The following is an
partial extraction from the
Info 2000 Data
Canister purge valve
The canister purge valve forms part of the emission control system. Petrol
vapor from the petrol tank that is stored in the carbon absorption filter, is conveyed to the engine through this solenoid valve.
If the lambda control of the engine is functioning, the valve is powered by the control unit. The extra fuel
in form of vapor that is conveyed through this system to the engine is compensated
for by the lambda control.
Generally the canister purge valve is closed normally. This means that the valve breaks the connection between the intake manifold and the active carbon filter, if no current is running through the valve. The activation of the canister purge valve occurs by means of the control unit connecting the valve to ground. During this time the voltage of the terminal from the control unit that connects the canister purge valve, amounts to 0 Volt. Frequently triggering takes place with pulses. The pulse ratio (duty-cycle) then depends on engine speed, engine temperature and engine load, among other things.
||± 15 - 75 ohms
||± 250 mA
The canister purge valve is checked by carrying out the following steps:
- Resistance measurement. Turn ignition off. Remove the connector of the canister purge valve and measure the resistance across the two terminals of the coil. The resistance (depending on the type of valve) can vary from ± 15 ohm to ± 75 ohm.
- Checking the wiring. Turn ignition off. Remove the connector of the canister purge valve and the plug of the ECU. Measure the resistance between the terminal in the connector of the canister purge valve and the corresponding terminal in the plug of the ECU. The resistance should be less than 1 ohm. If not, check the wiring and connectors and repair them, if necessary.
- Voltage check. Turn ignition off. Remove the connector of the canister purge valve. Start the engine and measure the voltage on the positive terminal of the connector. Check if the supply voltage is present. If the supply voltage is not present, check the relay, and if it is present, check the fuse. Also check the wire connection between the relay and the canister purge valve.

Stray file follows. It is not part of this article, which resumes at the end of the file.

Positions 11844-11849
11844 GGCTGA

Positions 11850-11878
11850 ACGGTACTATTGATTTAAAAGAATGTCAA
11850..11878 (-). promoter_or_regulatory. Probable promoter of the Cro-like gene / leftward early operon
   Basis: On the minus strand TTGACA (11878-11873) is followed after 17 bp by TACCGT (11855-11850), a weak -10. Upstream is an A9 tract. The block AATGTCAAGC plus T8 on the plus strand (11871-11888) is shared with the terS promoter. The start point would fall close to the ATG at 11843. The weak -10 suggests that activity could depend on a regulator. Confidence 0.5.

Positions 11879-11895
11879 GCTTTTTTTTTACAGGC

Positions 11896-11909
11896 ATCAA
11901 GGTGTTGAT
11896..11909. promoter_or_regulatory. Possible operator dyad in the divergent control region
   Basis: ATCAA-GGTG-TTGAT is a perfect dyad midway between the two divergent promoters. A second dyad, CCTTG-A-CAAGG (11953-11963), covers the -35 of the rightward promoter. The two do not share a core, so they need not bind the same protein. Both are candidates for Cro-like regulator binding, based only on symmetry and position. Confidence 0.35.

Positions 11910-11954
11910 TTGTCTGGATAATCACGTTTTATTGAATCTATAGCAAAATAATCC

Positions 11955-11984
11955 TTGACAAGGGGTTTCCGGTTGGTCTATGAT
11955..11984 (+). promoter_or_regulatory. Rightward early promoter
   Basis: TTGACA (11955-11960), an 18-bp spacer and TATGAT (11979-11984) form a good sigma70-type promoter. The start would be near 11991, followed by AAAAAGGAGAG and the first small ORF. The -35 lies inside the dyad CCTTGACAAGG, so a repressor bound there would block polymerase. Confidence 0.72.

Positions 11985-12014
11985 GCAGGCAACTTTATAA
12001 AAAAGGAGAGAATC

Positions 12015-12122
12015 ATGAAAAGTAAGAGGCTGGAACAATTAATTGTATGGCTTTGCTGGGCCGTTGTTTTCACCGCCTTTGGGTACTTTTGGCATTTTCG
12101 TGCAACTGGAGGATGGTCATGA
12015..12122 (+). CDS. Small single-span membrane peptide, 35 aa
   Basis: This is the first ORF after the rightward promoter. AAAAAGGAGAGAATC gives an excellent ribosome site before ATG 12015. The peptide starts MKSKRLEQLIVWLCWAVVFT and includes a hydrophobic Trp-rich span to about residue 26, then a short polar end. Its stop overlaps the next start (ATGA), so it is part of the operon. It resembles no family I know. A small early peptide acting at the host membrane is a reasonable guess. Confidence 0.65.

An oscilloscope is used to check the signal of a canister purge valve.
- Figure 1 shows the voltage image during triggering of the canister purge valve by the ECU. Connect one measuring pin of the oscilloscope to the signal wire of the canister purge valve, and the other to the ground of the battery. Start the car and check if the canister purge valve is triggered with pulses. Duty cycle triggering frequency differs per ECU. Triggering of the valve can also depend on engine temperature, engine speed and engine load, among other things.
- There are also systems whereby the valve is powered continually.
Figure 1: Example of an oscilloscope image of a ground-connected canister purge valve.
During the time that the ECU does not power the valve, the voltage amounts to 12 V.
During the time that the ECU powers the valve, the voltage amounts to 0 V.
- Visual inspection. Check the connectors and wiring for damage. Check the hose connection between the canister purge valve and the intake manifold, and between the canister purge valve and the carbon filter for damage. Check the canister purge valve for mechanical breakage. Repair these if necessary.
- Mechanical check. Remove the connector from the canister purge valve and check if the connection between the two connectors from the valve is closed. Connect 12 V on the canister purge valve and check if the connection is open.
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